The scan sketches an integral image of various environmental indicators that affect activities. In addition, we select and monitor specific indicators for each project to provide an answer to the concrete questions/challenges that a city or municipality faces, as well as the envisioned resources.

The Vital Cities Exercise Scan does not use fixed standards and norms. What is sufficient and good can vary from one city or neighbourhood to another. It all depends on the neighbourhood’s layout and the wishes and needs of neighbours. A district that is home to many families with young children, for example, requires a different approach than a district with many elderly people. Therefore, joint conversations are vital for deciding what is going well and what could be improved.

Use of the Vital Cities Exercise Scan:

Depending on the objective several options are available:

  • Checklist: the scan can be a straightforward checklist for monitoring and/or starting a dialogue with the actors involved in order to explore areas where the sports and exercise environment could be improved. For example: as an input resource for a policy paper or neighbourhood development plan, among others.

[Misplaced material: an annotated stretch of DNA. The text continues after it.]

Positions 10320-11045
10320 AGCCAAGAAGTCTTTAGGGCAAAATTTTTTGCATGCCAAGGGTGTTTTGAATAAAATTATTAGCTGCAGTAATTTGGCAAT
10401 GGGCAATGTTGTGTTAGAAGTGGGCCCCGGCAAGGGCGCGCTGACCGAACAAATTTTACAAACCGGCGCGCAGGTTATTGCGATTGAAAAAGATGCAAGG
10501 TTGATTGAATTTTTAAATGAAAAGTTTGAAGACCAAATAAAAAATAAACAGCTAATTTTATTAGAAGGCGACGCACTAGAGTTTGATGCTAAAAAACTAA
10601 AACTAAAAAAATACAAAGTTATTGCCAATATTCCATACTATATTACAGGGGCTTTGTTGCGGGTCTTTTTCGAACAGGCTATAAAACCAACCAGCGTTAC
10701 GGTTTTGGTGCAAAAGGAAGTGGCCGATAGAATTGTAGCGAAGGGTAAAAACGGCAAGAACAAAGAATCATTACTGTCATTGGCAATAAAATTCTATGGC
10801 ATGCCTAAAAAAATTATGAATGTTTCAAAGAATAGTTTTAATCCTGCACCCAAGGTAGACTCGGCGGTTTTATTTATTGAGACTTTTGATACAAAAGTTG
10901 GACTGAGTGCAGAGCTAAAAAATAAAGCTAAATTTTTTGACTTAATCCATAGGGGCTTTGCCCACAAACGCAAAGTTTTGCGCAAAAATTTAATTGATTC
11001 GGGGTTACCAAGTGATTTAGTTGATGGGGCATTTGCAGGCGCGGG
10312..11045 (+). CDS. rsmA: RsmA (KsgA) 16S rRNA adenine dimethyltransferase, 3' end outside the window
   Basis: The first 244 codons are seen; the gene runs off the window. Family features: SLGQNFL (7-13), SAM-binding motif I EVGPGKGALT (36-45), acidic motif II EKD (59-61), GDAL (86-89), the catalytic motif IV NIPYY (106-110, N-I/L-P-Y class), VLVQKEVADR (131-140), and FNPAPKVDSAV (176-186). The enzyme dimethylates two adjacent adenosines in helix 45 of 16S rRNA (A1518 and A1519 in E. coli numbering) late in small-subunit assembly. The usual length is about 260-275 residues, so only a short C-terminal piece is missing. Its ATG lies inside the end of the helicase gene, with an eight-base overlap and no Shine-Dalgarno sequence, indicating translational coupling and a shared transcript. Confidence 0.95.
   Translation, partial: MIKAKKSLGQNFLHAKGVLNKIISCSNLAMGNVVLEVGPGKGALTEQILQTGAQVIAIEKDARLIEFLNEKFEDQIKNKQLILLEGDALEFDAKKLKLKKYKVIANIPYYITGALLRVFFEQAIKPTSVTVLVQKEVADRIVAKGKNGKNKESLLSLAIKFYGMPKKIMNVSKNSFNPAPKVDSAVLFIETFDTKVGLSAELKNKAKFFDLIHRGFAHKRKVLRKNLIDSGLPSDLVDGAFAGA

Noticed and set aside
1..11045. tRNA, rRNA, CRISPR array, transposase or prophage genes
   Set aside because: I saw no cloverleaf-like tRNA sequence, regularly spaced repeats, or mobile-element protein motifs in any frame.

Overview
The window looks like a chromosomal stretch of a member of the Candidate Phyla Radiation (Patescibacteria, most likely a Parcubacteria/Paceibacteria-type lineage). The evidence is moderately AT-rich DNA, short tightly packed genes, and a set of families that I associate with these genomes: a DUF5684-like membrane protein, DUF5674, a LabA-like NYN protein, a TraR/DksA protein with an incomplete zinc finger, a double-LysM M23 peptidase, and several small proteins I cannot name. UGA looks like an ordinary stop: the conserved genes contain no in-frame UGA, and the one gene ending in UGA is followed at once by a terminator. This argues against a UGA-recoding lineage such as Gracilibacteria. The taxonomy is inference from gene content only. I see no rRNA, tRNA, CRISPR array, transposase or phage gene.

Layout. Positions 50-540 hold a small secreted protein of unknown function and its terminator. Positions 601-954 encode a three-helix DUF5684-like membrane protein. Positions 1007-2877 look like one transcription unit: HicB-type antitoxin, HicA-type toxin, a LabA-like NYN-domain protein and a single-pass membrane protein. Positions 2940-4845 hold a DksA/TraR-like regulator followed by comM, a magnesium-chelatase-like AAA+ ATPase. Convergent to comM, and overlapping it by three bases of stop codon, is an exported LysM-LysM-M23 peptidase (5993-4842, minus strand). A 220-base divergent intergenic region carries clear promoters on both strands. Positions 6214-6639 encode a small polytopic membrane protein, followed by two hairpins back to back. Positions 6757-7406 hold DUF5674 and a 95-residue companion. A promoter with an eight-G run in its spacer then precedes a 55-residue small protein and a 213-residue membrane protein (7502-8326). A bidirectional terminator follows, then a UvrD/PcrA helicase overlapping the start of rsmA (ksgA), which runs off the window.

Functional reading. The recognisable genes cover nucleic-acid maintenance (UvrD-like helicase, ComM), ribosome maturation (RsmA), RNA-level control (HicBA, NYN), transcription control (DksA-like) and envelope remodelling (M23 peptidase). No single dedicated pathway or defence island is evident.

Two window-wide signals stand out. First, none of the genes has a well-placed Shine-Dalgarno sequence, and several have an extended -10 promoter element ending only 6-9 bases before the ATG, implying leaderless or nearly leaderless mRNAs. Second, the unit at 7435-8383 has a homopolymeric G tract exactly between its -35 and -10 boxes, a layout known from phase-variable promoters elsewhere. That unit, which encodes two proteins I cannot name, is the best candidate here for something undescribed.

• Research tool: the scan can be a research instrument that pools various data sources: public data, data sourced from surveys and participation research among residents, technological data, and so on. This clearly highlights which environment aspects are agreed upon, and where disagreement still exists. It also demonstrates themes that can be improved.
  • Communication tool: the scan can be an instrument to pool policy actions related to priorities for the exercise and sports environment, as well as a tool for frequent communication and reporting.

The data-supported Exercise Scan can be used as the foundation of a broader strategic plan for the creation of innovative and broadly supported policies at the city or municipality levels in fields such as exercise, health, and wellbeing. In the second stage, it can also function a tool for creating specific and tailored interventions.


Lore Cuypers

Lore Cuypers


In collaboration with